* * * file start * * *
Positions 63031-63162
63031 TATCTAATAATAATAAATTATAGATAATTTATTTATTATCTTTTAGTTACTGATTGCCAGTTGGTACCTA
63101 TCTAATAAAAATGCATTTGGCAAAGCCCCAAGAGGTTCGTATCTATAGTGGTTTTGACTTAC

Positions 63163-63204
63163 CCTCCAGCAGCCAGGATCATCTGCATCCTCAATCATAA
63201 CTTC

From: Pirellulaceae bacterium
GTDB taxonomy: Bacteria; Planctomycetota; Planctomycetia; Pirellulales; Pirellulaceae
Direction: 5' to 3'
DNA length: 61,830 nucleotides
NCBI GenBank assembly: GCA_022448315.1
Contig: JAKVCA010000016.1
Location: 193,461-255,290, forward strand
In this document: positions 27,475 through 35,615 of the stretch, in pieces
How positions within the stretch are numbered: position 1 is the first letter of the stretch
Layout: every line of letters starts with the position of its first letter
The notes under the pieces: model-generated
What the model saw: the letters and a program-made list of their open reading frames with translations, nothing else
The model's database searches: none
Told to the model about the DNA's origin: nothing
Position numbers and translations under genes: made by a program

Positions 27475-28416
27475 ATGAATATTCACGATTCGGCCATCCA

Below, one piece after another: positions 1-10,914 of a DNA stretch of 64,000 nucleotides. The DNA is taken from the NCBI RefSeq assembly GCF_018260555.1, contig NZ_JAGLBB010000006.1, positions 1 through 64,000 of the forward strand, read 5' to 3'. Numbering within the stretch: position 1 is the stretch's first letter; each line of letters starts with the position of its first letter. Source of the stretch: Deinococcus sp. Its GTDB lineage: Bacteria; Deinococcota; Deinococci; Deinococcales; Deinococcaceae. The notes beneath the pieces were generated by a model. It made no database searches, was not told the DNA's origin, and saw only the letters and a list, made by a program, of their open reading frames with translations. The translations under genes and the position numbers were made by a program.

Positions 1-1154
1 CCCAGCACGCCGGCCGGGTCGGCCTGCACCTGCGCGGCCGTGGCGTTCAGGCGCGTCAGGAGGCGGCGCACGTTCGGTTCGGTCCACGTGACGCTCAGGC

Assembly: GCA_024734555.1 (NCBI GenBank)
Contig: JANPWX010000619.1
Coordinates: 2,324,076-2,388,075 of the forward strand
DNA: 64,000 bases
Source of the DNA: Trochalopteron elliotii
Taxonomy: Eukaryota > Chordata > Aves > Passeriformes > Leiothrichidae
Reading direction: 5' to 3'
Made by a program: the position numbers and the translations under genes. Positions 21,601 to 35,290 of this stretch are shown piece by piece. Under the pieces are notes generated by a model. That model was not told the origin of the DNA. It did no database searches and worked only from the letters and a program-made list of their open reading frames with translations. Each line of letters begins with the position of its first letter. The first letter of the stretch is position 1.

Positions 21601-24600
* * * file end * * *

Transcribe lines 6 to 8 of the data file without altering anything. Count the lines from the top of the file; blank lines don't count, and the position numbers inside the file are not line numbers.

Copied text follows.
63201 CTTC

From: Pirellulaceae bacterium
GTDB taxonomy: Bacteria; Planctomycetota; Planctomycetia; Pirellulales; Pirellulaceae